The Iron Gate is a gorge on the river Danube. It forms part of the boundary between Serbia (to the south) and Romania (north).
In the 1960’s, the government built a massive lock and dam to help control the speed of the river and make navigation safer. The construction of these dams gave the valley of the Danube the nature of a reservoir, and additionally caused a 35 m rise in the water level of the river. The old Orșova, the Danube island of Ada Kaleh and at least five other villages, totaling a population of 17,000, had to make way. People were relocated and the settlements have been lost forever to the Danube.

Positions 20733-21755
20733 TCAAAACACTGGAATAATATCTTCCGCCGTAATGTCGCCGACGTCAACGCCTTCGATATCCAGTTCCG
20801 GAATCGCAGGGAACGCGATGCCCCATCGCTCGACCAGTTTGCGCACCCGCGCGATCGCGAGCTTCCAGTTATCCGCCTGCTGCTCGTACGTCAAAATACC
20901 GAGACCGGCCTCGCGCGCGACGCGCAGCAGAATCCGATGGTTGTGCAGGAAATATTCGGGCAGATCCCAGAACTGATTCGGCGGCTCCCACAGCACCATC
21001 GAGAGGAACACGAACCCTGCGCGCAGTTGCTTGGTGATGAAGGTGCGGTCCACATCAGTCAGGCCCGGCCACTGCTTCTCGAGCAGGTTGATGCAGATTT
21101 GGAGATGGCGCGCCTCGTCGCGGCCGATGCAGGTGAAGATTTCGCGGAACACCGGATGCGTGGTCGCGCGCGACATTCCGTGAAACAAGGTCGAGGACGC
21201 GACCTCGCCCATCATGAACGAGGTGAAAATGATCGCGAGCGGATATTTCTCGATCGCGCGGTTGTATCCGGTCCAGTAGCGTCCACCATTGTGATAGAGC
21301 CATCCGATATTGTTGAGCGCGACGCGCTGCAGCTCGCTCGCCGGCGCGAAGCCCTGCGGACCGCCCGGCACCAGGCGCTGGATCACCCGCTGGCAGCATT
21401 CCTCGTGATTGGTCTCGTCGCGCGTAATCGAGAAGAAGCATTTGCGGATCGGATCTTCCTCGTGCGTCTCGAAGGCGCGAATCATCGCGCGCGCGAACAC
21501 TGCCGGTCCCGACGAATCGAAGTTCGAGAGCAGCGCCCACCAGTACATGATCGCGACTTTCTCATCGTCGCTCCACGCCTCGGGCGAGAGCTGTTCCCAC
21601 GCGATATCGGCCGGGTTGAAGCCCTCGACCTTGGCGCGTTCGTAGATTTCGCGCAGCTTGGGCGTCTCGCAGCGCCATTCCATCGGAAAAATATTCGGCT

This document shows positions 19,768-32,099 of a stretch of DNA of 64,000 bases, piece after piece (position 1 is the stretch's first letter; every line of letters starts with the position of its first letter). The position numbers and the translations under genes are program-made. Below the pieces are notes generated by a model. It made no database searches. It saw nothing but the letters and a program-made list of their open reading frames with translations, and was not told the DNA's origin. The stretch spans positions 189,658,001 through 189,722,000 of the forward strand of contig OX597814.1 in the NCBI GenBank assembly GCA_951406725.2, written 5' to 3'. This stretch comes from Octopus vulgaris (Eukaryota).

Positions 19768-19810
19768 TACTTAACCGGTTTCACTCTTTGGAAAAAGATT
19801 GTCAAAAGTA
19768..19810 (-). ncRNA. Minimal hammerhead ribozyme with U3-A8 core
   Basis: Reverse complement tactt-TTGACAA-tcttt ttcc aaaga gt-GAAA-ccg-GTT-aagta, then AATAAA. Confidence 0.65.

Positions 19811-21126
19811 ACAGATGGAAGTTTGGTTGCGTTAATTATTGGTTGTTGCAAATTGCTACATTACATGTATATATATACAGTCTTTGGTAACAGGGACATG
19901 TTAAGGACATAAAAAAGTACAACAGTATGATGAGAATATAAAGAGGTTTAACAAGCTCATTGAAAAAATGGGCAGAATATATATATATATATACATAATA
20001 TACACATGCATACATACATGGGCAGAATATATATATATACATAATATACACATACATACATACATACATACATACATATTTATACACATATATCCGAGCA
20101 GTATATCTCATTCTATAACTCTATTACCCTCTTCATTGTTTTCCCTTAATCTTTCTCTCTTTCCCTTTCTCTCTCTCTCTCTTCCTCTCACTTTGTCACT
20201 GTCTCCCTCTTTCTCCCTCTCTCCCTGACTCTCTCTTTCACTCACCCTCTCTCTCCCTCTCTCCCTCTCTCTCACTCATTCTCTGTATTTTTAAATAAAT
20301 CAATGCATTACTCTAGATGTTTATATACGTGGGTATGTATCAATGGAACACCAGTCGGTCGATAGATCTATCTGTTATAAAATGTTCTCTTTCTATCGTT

This huge face is carved into the rocks of the Romanian side of the river to celebrate the Dacian hero Decebalus. He lived in the 1st century AD and was the last king of Dacia, a predecessor country of Romania.